# Fwd: [Haskell-cafe] Data.Tree.Zipper in the standard libraries

apfelmus apfelmus at quantentunnel.de
Wed Jun 4 17:11:58 EDT 2008

```Ian Lynagh wrote:
> I've just skimmed http://citeseer.ist.psu.edu/472190.html
>     The Derivative of a Regular Type is its Type of One-Hole Contexts
>         (Extended Abstract) (2001)
>     Conor McBride
>
> Given the way people had been appealing to it, I has assumed that
> datastructure derivatives were some general thing, but it looks like
> they are actually just a way of describing a particular concrete
> implementation of zippers. I'm not even sure how well the theoretical
> connection applies to the variable branching degree of Data.Tree.

This is quite right, the connection between zippers and derivatives is
not as straightforward as it seems.

First, they are different things. You can obtain a zipper for an
inductive data structure

type Foo = µ x. F x

by differentiating the functor F , but you can't differentiate  Foo
itself. (I think that the zipper may even depend on the particular
choice of F.) Yet, both may coincide; the derivative of

type List a = µ x . 1 + (a, x)

with respect to  a  and the zipper for lists are pretty much the same.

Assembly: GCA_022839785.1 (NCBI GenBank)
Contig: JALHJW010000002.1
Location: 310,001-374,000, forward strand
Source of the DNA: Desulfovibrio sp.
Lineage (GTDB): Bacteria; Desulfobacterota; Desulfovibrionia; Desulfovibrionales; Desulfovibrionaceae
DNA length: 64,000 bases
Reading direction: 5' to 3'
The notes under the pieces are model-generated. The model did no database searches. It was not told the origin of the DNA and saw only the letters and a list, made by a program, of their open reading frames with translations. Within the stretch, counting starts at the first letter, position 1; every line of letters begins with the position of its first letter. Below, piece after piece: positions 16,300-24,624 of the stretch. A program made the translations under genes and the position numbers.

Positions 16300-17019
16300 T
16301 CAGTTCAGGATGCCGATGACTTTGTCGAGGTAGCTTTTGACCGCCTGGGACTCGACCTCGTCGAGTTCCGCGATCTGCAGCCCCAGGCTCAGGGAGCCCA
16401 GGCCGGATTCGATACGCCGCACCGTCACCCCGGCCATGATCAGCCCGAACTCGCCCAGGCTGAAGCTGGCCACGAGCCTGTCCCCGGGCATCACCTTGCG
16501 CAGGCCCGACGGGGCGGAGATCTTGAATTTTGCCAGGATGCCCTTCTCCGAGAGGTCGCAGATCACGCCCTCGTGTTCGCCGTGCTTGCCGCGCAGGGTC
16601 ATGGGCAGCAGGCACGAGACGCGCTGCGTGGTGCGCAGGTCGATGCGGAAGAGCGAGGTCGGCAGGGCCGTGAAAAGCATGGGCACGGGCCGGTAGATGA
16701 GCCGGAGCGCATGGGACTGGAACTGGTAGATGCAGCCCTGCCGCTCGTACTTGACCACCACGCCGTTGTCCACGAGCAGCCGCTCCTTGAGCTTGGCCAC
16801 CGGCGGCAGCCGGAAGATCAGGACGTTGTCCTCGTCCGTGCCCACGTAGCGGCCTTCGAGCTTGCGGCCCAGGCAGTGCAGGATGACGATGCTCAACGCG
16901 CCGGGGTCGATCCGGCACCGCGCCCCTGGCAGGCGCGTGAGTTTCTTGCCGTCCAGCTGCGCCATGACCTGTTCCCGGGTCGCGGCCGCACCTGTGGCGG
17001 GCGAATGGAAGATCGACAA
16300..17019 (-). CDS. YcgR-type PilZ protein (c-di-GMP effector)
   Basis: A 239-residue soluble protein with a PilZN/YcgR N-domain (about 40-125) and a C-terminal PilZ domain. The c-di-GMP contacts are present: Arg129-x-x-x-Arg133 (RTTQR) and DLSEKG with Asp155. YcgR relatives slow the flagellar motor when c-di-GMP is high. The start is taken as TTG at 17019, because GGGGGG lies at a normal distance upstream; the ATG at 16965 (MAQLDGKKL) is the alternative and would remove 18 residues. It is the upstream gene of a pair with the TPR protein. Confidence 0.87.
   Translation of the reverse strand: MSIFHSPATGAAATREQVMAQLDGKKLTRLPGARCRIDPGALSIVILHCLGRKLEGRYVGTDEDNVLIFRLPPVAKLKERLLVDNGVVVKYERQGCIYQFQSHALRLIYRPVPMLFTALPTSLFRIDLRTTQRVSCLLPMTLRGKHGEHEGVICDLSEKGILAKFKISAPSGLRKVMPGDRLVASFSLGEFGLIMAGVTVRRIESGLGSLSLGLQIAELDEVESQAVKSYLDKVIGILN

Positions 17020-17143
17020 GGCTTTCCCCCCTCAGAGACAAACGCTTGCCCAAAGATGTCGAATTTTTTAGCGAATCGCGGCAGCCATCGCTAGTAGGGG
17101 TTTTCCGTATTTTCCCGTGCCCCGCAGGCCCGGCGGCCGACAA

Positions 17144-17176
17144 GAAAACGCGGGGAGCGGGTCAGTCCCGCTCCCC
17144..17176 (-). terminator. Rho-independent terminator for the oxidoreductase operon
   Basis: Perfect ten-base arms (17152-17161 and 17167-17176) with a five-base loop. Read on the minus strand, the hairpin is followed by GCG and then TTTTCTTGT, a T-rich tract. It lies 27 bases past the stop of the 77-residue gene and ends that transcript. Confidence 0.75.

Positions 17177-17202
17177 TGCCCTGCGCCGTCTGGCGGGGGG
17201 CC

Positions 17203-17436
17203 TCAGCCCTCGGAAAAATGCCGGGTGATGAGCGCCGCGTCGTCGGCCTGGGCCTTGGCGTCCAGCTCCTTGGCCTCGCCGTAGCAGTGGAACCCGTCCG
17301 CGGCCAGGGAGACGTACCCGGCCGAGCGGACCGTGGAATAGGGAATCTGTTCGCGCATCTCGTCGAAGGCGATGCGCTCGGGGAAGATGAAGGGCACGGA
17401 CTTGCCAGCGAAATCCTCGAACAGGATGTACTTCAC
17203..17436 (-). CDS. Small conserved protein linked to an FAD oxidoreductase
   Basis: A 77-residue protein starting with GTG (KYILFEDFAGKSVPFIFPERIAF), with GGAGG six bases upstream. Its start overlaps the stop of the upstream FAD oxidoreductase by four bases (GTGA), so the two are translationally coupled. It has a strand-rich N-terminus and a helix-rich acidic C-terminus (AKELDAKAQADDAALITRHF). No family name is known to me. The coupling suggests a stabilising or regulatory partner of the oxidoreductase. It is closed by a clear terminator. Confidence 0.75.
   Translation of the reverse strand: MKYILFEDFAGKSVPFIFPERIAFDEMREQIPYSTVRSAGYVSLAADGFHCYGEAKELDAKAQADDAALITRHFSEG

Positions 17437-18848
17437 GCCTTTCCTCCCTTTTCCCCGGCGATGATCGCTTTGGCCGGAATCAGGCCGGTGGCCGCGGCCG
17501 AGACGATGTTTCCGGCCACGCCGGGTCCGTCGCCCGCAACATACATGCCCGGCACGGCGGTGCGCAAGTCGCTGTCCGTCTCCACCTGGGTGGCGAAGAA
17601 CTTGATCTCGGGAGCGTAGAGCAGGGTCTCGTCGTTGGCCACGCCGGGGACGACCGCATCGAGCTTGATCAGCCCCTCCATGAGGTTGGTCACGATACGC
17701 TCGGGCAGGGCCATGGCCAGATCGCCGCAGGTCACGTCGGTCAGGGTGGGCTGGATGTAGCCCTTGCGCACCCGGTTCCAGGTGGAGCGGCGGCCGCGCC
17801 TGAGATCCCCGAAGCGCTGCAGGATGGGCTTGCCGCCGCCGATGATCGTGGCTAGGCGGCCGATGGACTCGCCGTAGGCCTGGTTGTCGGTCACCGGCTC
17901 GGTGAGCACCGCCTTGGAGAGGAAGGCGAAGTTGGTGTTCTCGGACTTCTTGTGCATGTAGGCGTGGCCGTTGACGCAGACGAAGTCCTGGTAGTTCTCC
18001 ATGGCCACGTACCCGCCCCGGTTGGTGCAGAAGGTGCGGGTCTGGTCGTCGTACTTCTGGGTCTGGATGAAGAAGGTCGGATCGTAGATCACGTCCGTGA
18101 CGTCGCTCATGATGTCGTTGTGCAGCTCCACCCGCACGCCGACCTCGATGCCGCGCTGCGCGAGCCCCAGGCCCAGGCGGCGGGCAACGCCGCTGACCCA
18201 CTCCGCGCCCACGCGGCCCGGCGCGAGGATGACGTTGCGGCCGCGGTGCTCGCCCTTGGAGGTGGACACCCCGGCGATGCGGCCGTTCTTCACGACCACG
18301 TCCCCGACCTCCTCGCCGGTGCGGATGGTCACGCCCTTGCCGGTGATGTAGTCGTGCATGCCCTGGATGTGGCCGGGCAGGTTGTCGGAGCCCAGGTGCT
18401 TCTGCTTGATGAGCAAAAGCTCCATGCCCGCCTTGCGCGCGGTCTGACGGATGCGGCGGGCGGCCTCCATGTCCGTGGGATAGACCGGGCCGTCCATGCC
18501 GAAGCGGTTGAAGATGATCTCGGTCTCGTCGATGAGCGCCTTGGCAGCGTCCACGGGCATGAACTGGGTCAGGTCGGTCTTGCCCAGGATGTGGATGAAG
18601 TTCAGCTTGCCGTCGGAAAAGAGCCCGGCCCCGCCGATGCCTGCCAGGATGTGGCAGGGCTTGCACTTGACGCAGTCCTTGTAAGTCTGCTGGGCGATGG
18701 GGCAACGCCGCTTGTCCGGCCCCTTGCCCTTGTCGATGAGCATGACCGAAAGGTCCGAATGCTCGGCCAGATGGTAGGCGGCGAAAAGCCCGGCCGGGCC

> Also, I think that technically it doesn't follow the paper, in that it
> stores the parents in the reverse order.
>
> That aside, the fact the datastructure is a derivative doesn't tell us
> that it is efficient (in fact, it is more efficient because it /isn't/ a
> straightforward derivative, but reverses the parent order as above),
> that we have implemented the "right" methods to operate on it, that we
> have chosen the "best" names for those methods, etc.

Correct, applying the rules of differentiation directly usually does not
give the most efficient structure. When differentiating fixed points,
one usually ends up with something like

type DF a = µ x . T a + (S a, x)

which is basically a list of  S a  that doesn't end with  []  but with a
value of type  T a . Of course, this is isomorphic to

type DF' a = ([S a], T a)

with the list reversed; but this isomorphism is an optimization.

> Also, it's actually the derivative of Forest, not Tree, right? Which is
> why toTree can lose information, here the b and c trees:
>     Data.Tree.Zipper> toTree (Loc (Node 'a' []) [Node 'b' []] [Node 'c' []] [])
>     Node {rootLabel = 'a', subForest = []}
> This feels a little scary to me.

Yes. A zipper for a tree would have to carry the value  a  around.

Regards,
apfelmus

PS: The article in the wikibook

tries to point out the above distinctions.

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